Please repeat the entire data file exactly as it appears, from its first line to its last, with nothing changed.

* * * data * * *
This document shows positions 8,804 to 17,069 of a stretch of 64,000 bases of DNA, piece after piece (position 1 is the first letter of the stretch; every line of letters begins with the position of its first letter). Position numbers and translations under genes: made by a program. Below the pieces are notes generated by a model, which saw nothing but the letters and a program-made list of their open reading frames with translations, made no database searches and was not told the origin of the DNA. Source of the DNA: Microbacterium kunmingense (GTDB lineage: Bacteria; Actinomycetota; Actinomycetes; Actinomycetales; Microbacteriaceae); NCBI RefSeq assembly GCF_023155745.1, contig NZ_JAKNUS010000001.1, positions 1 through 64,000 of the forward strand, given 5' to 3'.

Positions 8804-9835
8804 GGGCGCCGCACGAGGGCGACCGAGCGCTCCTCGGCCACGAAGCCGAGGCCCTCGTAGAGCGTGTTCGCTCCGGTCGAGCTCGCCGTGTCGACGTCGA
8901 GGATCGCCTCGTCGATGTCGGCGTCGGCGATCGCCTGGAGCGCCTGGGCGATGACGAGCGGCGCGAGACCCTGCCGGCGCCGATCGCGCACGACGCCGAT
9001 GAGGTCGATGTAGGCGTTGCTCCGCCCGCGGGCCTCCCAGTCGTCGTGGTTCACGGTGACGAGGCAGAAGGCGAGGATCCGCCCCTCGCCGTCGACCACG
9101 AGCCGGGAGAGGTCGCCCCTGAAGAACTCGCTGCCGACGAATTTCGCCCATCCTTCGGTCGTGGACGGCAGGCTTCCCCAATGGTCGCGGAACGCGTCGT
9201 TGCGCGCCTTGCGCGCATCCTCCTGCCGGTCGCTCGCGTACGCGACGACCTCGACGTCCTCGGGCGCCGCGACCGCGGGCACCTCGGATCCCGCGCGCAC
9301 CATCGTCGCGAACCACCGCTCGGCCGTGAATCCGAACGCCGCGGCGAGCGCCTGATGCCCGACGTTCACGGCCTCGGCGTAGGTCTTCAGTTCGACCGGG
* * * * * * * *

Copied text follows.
This document shows positions 8,804 to 17,069 of a stretch of 64,000 bases of DNA, piece after piece (position 1 is the first letter of the stretch; every line of letters begins with the position of its first letter). Position numbers and translations under genes: made by a program. Below the pieces are notes generated by a model, which saw nothing but the letters and a program-made list of their open reading frames with translations, made no database searches and was not told the origin of the DNA. Source of the DNA: Microbacterium kunmingense (GTDB lineage: Bacteria; Actinomycetota; Actinomycetes; Actinomycetales; Microbacteriaceae); NCBI RefSeq assembly GCF_023155745.1, contig NZ_JAKNUS010000001.1, positions 1 through 64,000 of the forward strand, given 5' to 3'.

Positions 8804-9835
8804 GGGCGCCGCACGAGGGCGACCGAGCGCTCCTCGGCCACGAAGCCGAGGCCCTCGTAGAGCGTGTTCGCTCCGGTCGAGCTCGCCGTGTCGACGTCGA
8901 GGATCGCCTCGTCGATGTCGGCGTCGGCGATCGCCTGGAGCGCCTGGGCGATGACGAGCGGCGCGAGACCCTGCCGGCGCCGATCGCGCACGACGCCGAT
9001 GAGGTCGATGTAGGCGTTGCTCCGCCCGCGGGCCTCCCAGTCGTCGTGGTTCACGGTGACGAGGCAGAAGGCGAGGATCCGCCCCTCGCCGTCGACCACG
9101 AGCCGGGAGAGGTCGCCCCTGAAGAACTCGCTGCCGACGAATTTCGCCCATCCTTCGGTCGTGGACGGCAGGCTTCCCCAATGGTCGCGGAACGCGTCGT
9201 TGCGCGCCTTGCGCGCATCCTCCTGCCGGTCGCTCGCGTACGCGACGACCTCGACGTCCTCGGGCGCCGCGACCGCGGGCACCTCGGATCCCGCGCGCAC
9301 CATCGTCGCGAACCACCGCTCGGCCGTGAATCCGAACGCCGCGGCGAGCGCCTGATGCCCGACGTTCACGGCCTCGGCGTAGGTCTTCAGTTCGACCGGG